One of the most popular of my themed projects related to Japanese art and
artists - and Hokusai and Hiroshige in particular - and the impact this art
had on later artists.
This post highlights my past blog posts on these topics
The Making A Mark Japanese Art project
South Wind, Clear Sky (Gaifū kaisei) By Katsushika Hokusai (1760 –
also known as Red Fuji, from the series Thirty-six
Views of Mount Fuji (Fugaku sanjūrokkei)
woodblock print; ink and color on paper, 9 5/8 x 14 in. (24.4 x
Introducing Japanese Art
Below are links to the various posts about Japanese art which have appeared on
Making A Mark.
The majority are associated with an art project I undertook in 2008 to
research Japanese art and find out more about the main artists associated with
The Making A Mark project serves as an introduction to Japanese Art and
ukiyo-e - the Japanese wood block print.
in japanese art - and how these went on to influence western art in the latter
half of the nineteenth century.
I created the blog posts from
various resources I found online - and I also created a website to record the
links as I progressed with the project.
Each of the links
below is explained in the short descriptions
There's something about Japanese Art which draws me in. I'm not sure
quite what it is however I'm very sure that learning more about it
will help me with the development of my own drawings and artwork. It
had a significant impact on the artists who I studied last year so I
feel that being open to its influence can only be beneficial.
I'm going to look first at resources and then at how I might usefully
frame my approach to this project.
- These include:
- books about Japanese art
- profiles of individual artists
- Context for the development of ukiyo-e
- Compositional devices learned from Japan
- Formats derived from Japan
- Subject matter
Making connections - between Japanese art and other artists, notably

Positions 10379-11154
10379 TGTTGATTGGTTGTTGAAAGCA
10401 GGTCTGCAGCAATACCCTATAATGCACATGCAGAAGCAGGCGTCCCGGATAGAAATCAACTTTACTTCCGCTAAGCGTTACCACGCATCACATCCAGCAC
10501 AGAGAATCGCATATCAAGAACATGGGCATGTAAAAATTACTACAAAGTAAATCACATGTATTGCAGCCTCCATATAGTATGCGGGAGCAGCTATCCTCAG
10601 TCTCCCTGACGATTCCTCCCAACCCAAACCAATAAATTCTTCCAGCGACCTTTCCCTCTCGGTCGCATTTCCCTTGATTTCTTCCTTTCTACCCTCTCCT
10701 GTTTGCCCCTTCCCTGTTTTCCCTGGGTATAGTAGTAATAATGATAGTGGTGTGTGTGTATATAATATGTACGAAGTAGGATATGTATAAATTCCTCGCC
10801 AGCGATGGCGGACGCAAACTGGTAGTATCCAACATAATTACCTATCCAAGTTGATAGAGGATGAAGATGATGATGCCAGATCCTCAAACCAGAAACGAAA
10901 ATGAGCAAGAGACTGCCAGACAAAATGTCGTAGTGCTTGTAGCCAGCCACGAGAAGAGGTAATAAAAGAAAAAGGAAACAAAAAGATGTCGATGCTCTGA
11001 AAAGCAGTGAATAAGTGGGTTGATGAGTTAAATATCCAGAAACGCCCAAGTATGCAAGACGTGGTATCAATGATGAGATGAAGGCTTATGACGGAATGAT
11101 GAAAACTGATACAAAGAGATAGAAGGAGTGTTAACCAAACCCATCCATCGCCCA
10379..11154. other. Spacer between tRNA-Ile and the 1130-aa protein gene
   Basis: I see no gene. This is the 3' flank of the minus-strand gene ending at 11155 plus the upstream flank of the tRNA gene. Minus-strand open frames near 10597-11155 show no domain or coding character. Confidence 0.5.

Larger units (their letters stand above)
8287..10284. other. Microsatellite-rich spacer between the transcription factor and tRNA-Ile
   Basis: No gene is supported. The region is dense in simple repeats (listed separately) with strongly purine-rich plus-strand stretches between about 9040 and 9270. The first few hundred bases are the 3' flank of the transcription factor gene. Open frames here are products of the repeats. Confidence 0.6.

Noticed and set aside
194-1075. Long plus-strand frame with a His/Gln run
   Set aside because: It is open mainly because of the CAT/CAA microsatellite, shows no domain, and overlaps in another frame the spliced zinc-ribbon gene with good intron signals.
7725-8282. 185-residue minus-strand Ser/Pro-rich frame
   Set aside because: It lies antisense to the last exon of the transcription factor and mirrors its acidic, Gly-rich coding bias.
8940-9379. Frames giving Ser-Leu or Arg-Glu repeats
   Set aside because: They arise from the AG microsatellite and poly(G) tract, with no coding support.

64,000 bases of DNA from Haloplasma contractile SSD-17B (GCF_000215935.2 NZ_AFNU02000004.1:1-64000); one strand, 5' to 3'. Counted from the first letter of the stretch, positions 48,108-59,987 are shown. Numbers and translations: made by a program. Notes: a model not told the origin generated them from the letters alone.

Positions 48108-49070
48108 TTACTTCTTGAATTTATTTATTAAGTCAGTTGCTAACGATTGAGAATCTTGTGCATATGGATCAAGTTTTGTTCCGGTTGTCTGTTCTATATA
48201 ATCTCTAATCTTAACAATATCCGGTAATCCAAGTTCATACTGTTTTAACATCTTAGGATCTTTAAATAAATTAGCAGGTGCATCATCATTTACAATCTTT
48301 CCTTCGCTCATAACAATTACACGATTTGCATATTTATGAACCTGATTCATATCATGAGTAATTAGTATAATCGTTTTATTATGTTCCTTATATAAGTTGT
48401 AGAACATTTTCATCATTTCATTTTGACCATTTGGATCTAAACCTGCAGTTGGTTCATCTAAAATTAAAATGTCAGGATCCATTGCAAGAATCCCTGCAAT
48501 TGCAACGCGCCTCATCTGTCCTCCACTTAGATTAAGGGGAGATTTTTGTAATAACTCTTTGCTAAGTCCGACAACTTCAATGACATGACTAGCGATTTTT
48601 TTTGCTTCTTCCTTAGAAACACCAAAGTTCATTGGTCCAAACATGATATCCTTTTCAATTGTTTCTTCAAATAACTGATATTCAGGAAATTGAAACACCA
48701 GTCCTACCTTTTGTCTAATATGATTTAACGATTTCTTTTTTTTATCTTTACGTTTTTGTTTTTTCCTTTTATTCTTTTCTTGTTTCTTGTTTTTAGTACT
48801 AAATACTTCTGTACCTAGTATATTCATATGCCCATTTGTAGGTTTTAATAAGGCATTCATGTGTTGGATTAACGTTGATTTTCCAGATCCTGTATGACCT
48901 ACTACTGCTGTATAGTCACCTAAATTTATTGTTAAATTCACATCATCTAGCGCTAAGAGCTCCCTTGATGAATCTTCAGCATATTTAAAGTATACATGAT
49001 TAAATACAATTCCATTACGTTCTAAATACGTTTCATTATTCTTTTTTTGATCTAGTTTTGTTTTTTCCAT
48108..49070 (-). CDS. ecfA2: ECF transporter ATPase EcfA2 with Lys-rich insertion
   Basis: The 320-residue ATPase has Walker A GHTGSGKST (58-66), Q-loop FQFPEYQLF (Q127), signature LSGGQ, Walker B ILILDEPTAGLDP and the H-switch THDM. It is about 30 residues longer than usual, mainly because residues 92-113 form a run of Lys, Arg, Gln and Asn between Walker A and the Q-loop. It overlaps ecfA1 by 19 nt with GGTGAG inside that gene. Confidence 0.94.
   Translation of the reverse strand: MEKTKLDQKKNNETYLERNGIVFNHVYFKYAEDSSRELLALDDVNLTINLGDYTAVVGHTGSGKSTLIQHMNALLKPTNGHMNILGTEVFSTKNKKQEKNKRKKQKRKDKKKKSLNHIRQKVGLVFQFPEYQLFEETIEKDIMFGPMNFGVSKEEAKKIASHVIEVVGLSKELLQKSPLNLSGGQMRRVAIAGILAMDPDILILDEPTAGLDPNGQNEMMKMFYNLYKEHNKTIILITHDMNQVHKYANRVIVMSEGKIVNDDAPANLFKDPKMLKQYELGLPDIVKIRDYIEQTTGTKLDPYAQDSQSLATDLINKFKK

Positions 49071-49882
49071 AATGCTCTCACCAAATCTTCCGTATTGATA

Van Gogh, Whistler, Degas and Cassatt
This week, I'm going to try and summarise what seem to be the
subjects and characteristics of the Japanese wood block print -
ukiyo-e. I'm going to move from overview through to detail as I work
through this project so I'm starting with the big picture.
- This is an attempt an overview of the subject matter.
Then I'm going to use the western conventions of elements and
principles of composition to organise new information so that
hopefully it makes more sense to me within a more familiar context.
This post aims to provide an overview of the different elements of
design used in a Japanese wood block print - ukiyo-e. (For an
explanation of the elements of design see this post Composition - The Elements of Design)
My intention was to do an overview about the principles informing the
design of Japanese art and prints - but I'm overwhelmed and becoming
aware of how absorbing this project might become! My new aim is to set
down some initial impressions - and I'll revisit this topic again
towards the end of this project.
I'm also trying to relate a Japanese way of making pictures to western
concepts of what's important in terms of Principles of Design (as
discussed in the last project) Again this is more about me finding a
way to understand what's going on initially rather than saying the
western way of looking at things is best. As we'll see as this project
progresses, there's an awful lot of western art which adopted
conventions which originated in the East.
I came across this fish in a book I bought last Friday. It's called
Japonisme - Cultural Crossings between Japan and the West, Lionel
Lambourne, Phaidon Press. Lionel Lambourne OBE is the former Head of
Paintings at the Victoria and Albert Museum (1986-1993) and a curator.
Japonism is the term used for the influence of Japanese art in the
west. This post is part of my Japanese Art project and is a
combination of my own initial research on this topic and notes I made
at a seminar I attended at the National Gallery in February called
Gained in Translation: The Visual Translation of Japan in Late
- given by Karly Allen.
Whistler, Tissot, Monet, Manet and Degas were all buying up Japanese
prints. Comparisons were made with the great artists of the western
traditions of printing eg Durer. Europeans were 'discovering' Japanese
art - which of course already existed even if the western world didn't
know about it! Many of the artists developed very significant
collections of Japanese Art
This blog post is part of my project on Japanese Art (see other posts)
and is concerned with how Japanese wood block prints associated with
ukiyo-e were made. It contains an overview of what they are and how
the prints were made and provides links to further information.
We visited the Royal Botanic Gardens at Kew this week and I attempted
to draw the Japanese Gateway (the Chokushi-Mon) while at the same time
trying to remember all the things I'd been learning as part of my
Japanese Art Project. This post is about I designed my sketch and the
things I now need to do to translate it into a more formal drawing.
Throughout my Japanese Art project, I've become more and more aware
that Hiroshige produced some really stunning woodblock prints and
excelled at landscapes. So for my last post of April I'm going to
focus on Ando Hiroshige aka Utagawa Hiroshige.
Tomorrow I'll reproduce one of the websites I produced which is no